UNION And UNION ALL SQL Operators

Introduction

In this article, we'll explore the UNION and UNION ALL operators. In addition, we'll also see the difference between the two operators. Furthermore, we'll give a performance tip about when to use these operators. Lastly, if you ever have been interviewed, UNION and UNION ALL are usually being questioned in an interview.

Ok, let's get started.

What's UNION?

  • Union allows us, developers, to combine all rows in two union-compatible tables or two sets of rows into a single result set.
  • In addition, the result set includes all the rows belonging to all the queries in the UNION.
  • When using UNION, the order of tables doesn't matter because the resulting rows in the union will be the same. E.g., Table1 ี Table2 is equivalent to Table2 ี

Ensuring Union Compatibility For Both Tables

  • The number of columns should be the same.
  • Tables don't need to have the same column names. The names of the columns in the result set will usually be from one of the tables.
  • The sequence should be in the same order.
  • Data types must be compatible.

Syntax of UNION

UNION And UNION ALL SQL Operators

Example

Let's see an example to appreciate what we have described so far about UNION. Furthermore, for us to enjoy this example, food data would be a good example, in my opinion.

Let's see the sample code below.

UNION And UNION ALL SQL Operators

Output

UNION And UNION ALL SQL Operators

What's UNION ALL?

  • It is similar to the UNION operator, but it includes a duplicate row in the result set.
  • Remember that you can use the UNION operator if you don't want duplicate records.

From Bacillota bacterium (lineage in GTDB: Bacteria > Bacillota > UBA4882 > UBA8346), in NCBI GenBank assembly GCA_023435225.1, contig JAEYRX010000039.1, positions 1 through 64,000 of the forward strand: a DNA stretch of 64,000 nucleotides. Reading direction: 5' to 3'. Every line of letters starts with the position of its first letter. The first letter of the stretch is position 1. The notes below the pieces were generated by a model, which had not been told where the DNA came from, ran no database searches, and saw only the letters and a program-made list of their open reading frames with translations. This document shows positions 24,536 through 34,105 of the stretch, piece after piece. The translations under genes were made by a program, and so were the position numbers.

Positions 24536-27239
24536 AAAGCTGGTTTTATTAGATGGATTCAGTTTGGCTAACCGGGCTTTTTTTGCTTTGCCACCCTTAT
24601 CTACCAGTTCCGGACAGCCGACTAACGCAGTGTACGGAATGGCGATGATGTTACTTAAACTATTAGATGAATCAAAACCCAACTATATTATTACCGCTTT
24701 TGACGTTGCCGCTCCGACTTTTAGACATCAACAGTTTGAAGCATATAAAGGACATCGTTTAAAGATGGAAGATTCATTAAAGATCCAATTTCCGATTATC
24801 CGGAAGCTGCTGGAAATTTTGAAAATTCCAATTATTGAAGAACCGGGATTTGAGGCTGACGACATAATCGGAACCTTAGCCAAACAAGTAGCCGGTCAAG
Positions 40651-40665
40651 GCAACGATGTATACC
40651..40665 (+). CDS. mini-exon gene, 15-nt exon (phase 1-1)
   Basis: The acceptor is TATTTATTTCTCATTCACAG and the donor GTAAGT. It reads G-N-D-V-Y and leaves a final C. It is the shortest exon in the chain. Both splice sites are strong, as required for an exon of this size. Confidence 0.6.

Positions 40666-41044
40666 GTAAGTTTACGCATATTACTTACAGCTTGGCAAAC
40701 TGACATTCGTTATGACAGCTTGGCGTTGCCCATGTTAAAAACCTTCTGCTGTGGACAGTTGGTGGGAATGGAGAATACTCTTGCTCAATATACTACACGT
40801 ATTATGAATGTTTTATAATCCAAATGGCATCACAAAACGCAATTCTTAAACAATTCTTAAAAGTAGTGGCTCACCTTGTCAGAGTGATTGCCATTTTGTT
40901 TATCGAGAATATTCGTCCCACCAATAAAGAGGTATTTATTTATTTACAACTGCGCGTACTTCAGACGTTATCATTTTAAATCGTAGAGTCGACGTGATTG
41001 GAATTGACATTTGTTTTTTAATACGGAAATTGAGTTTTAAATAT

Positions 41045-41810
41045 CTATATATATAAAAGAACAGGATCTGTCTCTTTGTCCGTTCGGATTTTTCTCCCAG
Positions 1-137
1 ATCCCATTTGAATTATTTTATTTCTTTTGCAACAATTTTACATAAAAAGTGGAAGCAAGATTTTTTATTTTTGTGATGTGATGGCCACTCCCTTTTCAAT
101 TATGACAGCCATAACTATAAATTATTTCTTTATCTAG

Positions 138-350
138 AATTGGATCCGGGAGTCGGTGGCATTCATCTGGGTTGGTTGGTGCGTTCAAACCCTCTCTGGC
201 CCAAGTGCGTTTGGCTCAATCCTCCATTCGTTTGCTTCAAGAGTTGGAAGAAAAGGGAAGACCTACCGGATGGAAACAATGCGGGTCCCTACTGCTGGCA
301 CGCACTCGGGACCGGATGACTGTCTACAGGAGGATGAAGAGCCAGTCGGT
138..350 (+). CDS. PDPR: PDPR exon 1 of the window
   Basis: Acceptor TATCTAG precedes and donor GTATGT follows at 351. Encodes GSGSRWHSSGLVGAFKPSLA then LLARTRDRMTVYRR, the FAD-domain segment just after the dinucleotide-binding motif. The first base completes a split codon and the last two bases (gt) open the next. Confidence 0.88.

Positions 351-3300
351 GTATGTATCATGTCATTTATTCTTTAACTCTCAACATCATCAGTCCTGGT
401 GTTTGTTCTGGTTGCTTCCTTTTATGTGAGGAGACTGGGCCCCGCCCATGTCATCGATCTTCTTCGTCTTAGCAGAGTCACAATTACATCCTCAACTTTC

Syntax of UNION ALL

UNION And UNION ALL SQL Operators

Example

Let's see an example about UNION ALL. Again, we'll continue the sample data as food and add a bit of SQL CASE statement to give remarks and show the duplicate record [Hoping you won't get confused!].

UNION And UNION ALL SQL Operators

Output

For our first output, using this code,

UNION And UNION ALL SQL Operators

UNION And UNION ALL SQL Operators

And, of course, for the last example. Just don't judge my taste buds ๐Ÿ˜‰.

UNION And UNION ALL SQL Operators

UNION And UNION ALL SQL Operators

Practical Performance Tip

UNION operator uses a distinct sort. It has an additional overhead of eliminating duplicate rows and sorting results.

Remember, it doesn't use a distinct sort when using UNION ALL. That's why when we know that all the records returned by our query are unique. It is recommended to use UNION ALL. Otherwise, use the UNION operator.

The Response of UNION and UNION ALL When Dealing with Text Data Type

When dealing with UNION and UNION ALL operators. It is essential to be mindful of text data type, and using the UNION operator will give an error response. This is because the text data type isn't comparable when used in any of these operators UNION, INTERSECT, or EXCEPT. However, the text data type will be accepted by UNION ALL operator.

Let's see the examples below.

UNION And UNION ALL SQL Operators

Let's try to use the UNION operator.

UNION And UNION ALL SQL Operators

Output

UNION And UNION ALL SQL Operators

Let's try to use the UNION ALL operator.

UNION And UNION ALL SQL Operators

Output

UNION And UNION ALL SQL Operators

Summary

In this article, we have discussed the following:

  • What's UNION?
  • Ensuring UNION compatibility for both tables
  • Syntax of UNION
  • What's UNION ALL
  • Syntax of UNION ALL
  • Practical Performance Tip
  • The Response of UNION and UNION ALL When Dealing with Text Data Type

Once again, I hope you have enjoyed reading  this article/tutorial as much as I have enjoyed writing it. This article was originally written and posted here.

Stay tuned for more. Until next time, happy programming!

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